Care providers want investigation into service shake-up

CARE providers called last night for an investigation into Cardiff council’s controversial shake-up of its home care services.

Care Forum Wales (CFW) claimed the tendering process – which has seen the number of private care firms the authority uses to provide 80% of its home care cut from 56 to 11 – was fundamentally flawed.

CFW, which represents 550 independent care service providers, has written to the Deputy Minister for Health and Social Services, Gwenda Thomas, requesting she instructs the Chief Inspector of the Care and Social Services Inspectorate for Wales to carry out an investigation.

As well as cutting the number of contracts, the length of visits to 1,900 mostly elderly residents will be monitored with new electronic time management systems.

Earlier this month, a disabled Cardiff pensioner told the Echo she would rather die than change carers as a result of the shake-up. Kathleen Cartlidge, 73, was so upset by the authority’s plans to overhaul the current system of home care provision in the city she threatened to go on hunger strike.

Mario Kreft, CFW honorary chief executive, said there had been a lack of consultation.

Following a unanimous resolution by the ruling body of CFW, he has written to the council’s corporate director for social care, Neelam Bhardwaja, outlining the concerns.

Mr Kreft said CFW had members who had both won and lost contracts in the tender process and was speaking out because of the issues raised by service users, care workers and the public.

“The tender weighting of 50% price and 50% quality is a driver purely for the lowest price possible as opposed to genuinely wanting quality measures to ‘win out’ in any tender process,” he said.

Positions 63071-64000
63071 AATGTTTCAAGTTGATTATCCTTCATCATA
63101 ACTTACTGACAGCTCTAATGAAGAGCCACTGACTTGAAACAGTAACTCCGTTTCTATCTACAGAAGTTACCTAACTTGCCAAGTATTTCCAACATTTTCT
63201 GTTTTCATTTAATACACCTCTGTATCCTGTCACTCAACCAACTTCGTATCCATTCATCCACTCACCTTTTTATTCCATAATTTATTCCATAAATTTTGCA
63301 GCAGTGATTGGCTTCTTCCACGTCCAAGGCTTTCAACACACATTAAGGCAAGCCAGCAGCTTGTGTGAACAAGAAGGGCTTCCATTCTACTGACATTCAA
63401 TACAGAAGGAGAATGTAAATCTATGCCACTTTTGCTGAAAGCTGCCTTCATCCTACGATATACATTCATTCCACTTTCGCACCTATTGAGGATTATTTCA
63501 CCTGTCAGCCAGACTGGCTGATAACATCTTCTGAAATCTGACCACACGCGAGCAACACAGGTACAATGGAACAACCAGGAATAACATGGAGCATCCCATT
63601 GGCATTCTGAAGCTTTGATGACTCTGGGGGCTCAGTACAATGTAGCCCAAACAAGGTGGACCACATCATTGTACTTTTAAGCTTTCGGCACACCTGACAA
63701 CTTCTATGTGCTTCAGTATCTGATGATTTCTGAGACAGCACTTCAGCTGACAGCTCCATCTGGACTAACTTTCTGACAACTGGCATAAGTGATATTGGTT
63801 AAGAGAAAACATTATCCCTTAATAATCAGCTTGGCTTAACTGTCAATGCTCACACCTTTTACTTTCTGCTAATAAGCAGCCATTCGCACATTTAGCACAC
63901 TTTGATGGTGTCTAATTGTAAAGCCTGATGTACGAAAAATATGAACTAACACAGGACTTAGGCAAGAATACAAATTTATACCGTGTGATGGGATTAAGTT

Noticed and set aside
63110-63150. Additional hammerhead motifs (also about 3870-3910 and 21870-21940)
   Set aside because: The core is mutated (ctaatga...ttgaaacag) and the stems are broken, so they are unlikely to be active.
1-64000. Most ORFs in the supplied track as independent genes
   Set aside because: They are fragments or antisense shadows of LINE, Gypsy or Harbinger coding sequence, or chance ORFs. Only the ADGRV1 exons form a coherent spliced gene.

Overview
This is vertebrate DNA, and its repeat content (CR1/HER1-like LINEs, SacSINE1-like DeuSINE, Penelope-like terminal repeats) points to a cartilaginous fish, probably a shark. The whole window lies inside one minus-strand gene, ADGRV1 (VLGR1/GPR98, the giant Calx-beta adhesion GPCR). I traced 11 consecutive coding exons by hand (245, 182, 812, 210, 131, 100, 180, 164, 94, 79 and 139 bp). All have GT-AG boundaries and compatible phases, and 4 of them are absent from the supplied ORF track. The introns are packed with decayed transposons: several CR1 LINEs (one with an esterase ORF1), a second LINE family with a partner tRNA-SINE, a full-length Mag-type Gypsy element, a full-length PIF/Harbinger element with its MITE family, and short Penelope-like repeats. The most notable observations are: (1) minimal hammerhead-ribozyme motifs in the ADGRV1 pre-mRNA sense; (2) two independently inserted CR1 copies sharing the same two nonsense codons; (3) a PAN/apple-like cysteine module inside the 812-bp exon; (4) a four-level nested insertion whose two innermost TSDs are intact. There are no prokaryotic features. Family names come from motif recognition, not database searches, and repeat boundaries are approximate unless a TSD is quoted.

“It is therefore clear to us that the campaign by the Assembly Government to promote dignity and respect for all users of social care services apparently has not been considered relevant to domiciliary care service users in Cardiff.”

Mr Kreft said he would also write to the Care Council for Wales about the lack of consultation and treatment of social care workers.

An Assembly Government spokesman said Ms Thomas would respond to the letter, but that it would be inappropriate to comment further at this stage.

A Cardiff council spokesman said the authority was satisfied that the procurement process undertaken was open and transparent and complied with the procurement regulations. He said no challenges had been made to the court in relation to this procurement process for domiciliary care services.

“There has been a public scrutiny of the decision and a representative from the Care Forum Wales provided evidence to the scrutiny committee meeting,” he said. “The question has to be asked why has Care Forum Wales waited until it is outside the review period before making these further comments.”

The spokesman also said local service providers were consulted and involved in drawing up the method used for the procurement.

“The council has a responsibility to provide care for people whilst ensuring the best value for council tax payers. Bids for contracts were evaluated on a 50-50 split between cost and quality. Contracts were not awarded to all of those providers offering the lowest price,” he said.